Gary Carter played for the Montreal Expos for a long time. He also played for the New York Mets for a long time. But he played for the Expos and was beloved there so now, after his death, Gary Carter has been memorialized with a street in beautiful downtown Montreal.
The former Faillon St. was renamed Gary Carter street in a ceremony yesterfday. Faillon runs near the former site of Jarry Park, the Expos home field when they first arrived in Montreal. According to the Associated Press, there is another ceremony planned for June 15th when a local baseball field will be renamed for The Kid.
We’re now down to the semi-finals of the NHL 14 Cover Vote campaign and it’s down to the final 4: Pavel Datsyuk, Martin Brodeur, John Tavares and Sergei Bobrovsky.
We say farewell to 2 Toronto Maple Leafs who made it far into the campaign. Pavel Datsyuk narrowly defeated Joffrey Lupul in what was the tightest matchup of the last round. James van Riemsdyk made things interesting for Martin Brodeur as they battled for a spot in the semi’s, but Brodeur’s increased social media activity got him the W.
Semi-final voting runs until May 26th at 11:59 PM ET. The winner of the cover vote will be revealed during the Stanley Cup Finals.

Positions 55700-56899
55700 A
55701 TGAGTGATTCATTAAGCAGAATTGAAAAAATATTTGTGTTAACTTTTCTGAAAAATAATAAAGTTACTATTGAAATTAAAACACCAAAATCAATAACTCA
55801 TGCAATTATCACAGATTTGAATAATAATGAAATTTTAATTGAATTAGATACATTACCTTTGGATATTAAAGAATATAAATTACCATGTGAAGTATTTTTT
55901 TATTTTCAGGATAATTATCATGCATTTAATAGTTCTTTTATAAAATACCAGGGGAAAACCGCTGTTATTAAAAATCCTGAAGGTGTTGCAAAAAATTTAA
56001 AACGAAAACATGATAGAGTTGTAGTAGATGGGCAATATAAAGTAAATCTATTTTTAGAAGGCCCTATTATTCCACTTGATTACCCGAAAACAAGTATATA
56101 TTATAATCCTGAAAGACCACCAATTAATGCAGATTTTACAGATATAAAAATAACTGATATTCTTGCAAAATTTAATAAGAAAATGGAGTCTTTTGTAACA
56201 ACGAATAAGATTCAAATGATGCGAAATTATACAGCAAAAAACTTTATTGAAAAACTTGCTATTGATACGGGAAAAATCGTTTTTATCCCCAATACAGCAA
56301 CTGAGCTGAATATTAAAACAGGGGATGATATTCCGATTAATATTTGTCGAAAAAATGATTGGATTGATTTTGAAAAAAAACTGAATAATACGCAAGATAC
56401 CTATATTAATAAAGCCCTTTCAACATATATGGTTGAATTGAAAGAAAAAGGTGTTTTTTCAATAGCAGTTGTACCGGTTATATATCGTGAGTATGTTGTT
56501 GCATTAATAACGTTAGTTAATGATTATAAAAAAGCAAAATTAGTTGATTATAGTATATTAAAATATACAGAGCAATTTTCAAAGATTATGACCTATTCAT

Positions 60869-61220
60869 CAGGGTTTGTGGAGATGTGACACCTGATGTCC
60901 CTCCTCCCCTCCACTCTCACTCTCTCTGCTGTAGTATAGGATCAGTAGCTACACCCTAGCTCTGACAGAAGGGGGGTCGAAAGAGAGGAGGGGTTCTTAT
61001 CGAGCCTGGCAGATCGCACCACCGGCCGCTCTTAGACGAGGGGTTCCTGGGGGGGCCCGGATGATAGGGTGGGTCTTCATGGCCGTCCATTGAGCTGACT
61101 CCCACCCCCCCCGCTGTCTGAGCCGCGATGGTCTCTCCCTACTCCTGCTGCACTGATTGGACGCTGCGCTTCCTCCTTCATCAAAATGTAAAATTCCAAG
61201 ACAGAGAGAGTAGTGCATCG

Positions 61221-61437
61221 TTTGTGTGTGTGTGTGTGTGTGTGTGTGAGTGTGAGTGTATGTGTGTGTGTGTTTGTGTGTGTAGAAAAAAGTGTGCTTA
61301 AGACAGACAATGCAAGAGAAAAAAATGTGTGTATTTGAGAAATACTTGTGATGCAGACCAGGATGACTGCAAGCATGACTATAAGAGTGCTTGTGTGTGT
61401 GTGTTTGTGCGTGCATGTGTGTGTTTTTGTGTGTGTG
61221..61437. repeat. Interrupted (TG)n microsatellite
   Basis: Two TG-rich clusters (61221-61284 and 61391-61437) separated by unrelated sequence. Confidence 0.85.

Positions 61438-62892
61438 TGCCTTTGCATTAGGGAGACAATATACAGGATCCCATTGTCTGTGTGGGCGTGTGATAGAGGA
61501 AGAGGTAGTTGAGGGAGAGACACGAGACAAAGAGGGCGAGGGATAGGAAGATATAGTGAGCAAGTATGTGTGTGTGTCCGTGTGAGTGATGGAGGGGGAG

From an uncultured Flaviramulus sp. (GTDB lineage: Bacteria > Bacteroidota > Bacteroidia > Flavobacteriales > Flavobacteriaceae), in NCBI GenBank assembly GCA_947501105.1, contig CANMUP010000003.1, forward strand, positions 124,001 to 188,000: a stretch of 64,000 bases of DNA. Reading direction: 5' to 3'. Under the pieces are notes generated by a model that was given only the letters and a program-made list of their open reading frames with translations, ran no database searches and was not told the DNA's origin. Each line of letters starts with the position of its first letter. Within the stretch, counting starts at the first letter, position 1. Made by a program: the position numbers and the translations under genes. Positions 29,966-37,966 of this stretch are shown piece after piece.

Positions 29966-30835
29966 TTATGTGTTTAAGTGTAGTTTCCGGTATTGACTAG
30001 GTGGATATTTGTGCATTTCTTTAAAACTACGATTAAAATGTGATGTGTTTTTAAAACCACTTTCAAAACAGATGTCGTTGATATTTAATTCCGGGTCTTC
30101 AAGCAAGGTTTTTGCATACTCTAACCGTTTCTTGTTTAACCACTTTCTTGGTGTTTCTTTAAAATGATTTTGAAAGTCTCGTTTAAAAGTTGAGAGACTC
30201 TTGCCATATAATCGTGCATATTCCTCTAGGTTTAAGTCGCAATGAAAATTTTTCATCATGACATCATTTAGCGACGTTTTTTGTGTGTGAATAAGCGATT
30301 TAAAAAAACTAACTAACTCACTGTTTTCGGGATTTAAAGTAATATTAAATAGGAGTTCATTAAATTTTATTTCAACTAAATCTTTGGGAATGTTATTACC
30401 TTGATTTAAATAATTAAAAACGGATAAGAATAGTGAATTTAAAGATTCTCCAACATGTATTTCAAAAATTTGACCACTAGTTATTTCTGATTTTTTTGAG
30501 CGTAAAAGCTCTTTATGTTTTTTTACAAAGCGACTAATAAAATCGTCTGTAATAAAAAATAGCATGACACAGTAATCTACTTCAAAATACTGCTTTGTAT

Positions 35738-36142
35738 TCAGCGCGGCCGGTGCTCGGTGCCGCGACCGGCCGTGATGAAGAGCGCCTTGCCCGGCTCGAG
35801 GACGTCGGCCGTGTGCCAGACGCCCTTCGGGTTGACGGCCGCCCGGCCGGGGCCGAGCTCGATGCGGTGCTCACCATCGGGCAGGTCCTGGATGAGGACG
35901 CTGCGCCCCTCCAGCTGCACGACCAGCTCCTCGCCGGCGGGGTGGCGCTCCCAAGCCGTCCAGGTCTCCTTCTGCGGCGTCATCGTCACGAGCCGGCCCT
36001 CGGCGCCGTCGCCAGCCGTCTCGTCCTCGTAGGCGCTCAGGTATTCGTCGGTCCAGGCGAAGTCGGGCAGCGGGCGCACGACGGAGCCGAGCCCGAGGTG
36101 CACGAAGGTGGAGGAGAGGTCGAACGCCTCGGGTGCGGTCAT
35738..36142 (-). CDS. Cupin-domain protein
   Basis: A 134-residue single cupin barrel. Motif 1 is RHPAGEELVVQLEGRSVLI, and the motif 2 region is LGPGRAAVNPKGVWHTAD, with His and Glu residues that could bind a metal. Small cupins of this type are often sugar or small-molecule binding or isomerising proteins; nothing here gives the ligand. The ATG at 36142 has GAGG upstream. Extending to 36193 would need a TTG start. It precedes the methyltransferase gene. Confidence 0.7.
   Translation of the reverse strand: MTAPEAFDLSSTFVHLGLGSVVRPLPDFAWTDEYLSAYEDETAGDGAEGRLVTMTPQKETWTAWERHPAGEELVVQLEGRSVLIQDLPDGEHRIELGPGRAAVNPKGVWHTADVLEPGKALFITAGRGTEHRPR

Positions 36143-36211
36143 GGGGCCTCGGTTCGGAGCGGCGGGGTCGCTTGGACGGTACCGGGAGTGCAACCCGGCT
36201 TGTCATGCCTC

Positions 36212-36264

I’d like to say that when I look back on this offseason, the highlight will be a humble man trying to sell socks. Unfortunately, nature and the evil hand of time has stepped in, and over a stretch of just a few months two of the league’s greatest middle linebackers have retired. First, it was Ray Lewis, and now Brian Urlacher.
After Urlacher wasn’t retained by the Bears, there was only mild interest in his services on the open market. Ultimately, that along with his decline over the past few seasons led to Urlacher’s decision to retire which he announced today. It’s a decision that’s felt inevitable for a while.
Here’s his statement:
“After spending a lot time this spring thinking about my NFL future, I have made the decision to retire. Although I could continue playing, I’m not sure I would bring a level of performance or passion that’s up to my standards. When considering this, along with the fact that I could retire after 13-year career wearing only one jersey for such a storied franchise, my decision became pretty clear.